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Florida's largest teachers union sues state over reopening schools

The state is grappling with a significant surge in coronavirus cases, reporting more than 10,000 new cases Monday alone.
News: School Reopening Protests
A young girl and her mother protest plans to reopen schools in Jacksonville, Fla., on Tuesday.Bob Self / Florida Times-Union via Imagn

The largest teachers union in Florida sued Gov. Ron DeSantis on Monday over his administration's push to fully reopen all public schools next month — even as the number of coronavirus cases in the state is spiking.

The Florida Education Association accused DeSantis and other state officials of violating a state constitutional mandate to keep public schools "safe and secure." The union asked a state court in Miami to halt the governor's reopening edict, according to a copy of the suit obtained by NBC News.

The lawsuit, filed in state circuit court, names several defendants: DeSantis, state Education Commissioner Richard Corcoran, the state Education Department and the State Board of Education. The legal filing is sure to escalate a nationwide political debate over reopening schools amid the pandemic.

"Gov. DeSantis needs a reality check, and we are attempting to provide one," Florida Education Association President Fedrick Ingram said in a statement announcing the lawsuit. "The governor needs to accept the reality of the situation here in Florida, where the virus is surging out of control."

Full coverage of the coronavirus outbreak

Florida is grappling with a significant surge in coronavirus cases, reporting more than 10,000 new cases on Monday alone. Protesters heckled DeSantis during a news conference Monday afternoon in Orlando, with some demonstrators shouting, "Shame on you!"

DeSantis, a first-term Republican, did not immediately respond to a request for comment through his press office.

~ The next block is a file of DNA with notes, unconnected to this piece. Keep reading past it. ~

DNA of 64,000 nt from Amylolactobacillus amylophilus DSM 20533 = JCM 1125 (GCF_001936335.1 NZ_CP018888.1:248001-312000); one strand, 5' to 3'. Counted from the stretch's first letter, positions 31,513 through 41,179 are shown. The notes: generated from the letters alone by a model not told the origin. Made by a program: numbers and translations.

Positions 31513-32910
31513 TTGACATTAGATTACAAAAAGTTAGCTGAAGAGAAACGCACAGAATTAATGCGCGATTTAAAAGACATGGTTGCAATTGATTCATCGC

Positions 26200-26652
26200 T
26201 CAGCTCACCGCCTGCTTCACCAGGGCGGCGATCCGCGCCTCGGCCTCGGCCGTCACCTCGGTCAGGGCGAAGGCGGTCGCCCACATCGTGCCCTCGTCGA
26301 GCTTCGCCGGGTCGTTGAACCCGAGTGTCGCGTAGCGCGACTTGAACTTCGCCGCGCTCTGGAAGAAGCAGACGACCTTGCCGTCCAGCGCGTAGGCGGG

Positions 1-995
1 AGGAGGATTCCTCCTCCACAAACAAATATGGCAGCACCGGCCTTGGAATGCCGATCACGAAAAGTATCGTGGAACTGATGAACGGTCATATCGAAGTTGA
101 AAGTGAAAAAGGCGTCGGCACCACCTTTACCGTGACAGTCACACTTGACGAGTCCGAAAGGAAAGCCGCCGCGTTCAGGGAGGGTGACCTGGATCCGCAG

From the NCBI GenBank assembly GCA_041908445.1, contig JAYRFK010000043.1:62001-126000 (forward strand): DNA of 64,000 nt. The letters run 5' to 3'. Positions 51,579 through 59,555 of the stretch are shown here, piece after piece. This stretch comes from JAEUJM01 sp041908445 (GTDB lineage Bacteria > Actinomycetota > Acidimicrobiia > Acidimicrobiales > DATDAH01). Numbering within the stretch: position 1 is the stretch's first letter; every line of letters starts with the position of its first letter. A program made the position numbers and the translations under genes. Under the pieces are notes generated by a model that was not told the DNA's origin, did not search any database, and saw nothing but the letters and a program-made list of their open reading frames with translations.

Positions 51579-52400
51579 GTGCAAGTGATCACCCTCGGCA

Corcoran issued an emergency order this month in which he said schools were "not just the site of academic learning" but also key places for "nutrition, socialization, counseling and extracurricular activities." He said reopening schools was crucial to Florida's "hitting its full economic stride."

The order, which applies to the fall academic semester, requires schools to open at least five days a week for all students, subject to guidance from public health officials. DeSantis has recommended that all Florida schools reopen at full capacity. He argued that if they remained closed, parents would not be able to return to work.

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Here's an overview of other coronavirus-related developments making headlines Monday:

  • The coronavirus vaccine being developed by the University of Oxford and AstraZeneca is safe and shows signs of inducing an immune response, according to early clinical trial results published Monday in the medical journal The Lancet. NBC News' Erika Edwards, Sara G. Miller and Keir Simmons have more details here.
  • President Donald Trump and Republican congressional leaders met Monday to map out their priorities for another round of federal coronavirus aid, which will decide the future of increased unemployment payments and aid to schools reopening in the fall. NBC News' Rebecca Shabad, Kasie Hunt and Julie Tsirkin covered the meeting.
  • In other Washington news, Trump said Monday that he will resume doing regular coronavirus briefings as the White House struggles to settle on a message — and a role for him — as cases surge across the country, NBC News' Shannon Pettypiece reports.
  • New York Gov. Andrew Cuomo traveled Monday to hard-hit Georgia. New York has sent personal protective equipment, test kits and contact tracers to new hot spots across the South, where several states report alarming surges of the virus. NBC News' Gabe Gutierrez spoke with Cuomo during his travels. You can watch the full interview on the "NBC Nightly News with Lester Holt" tonight at 6:30 ET/5:30 CT.
  • The release of Christopher Nolan's "Tenet," a mind-bending espionage thriller, has been postponed indefinitely after having been delayed twice, according to news reports. The film was seen as a bellwether for Hollywood's attempts to revive theatrical moviegoing and begin a financial rebound.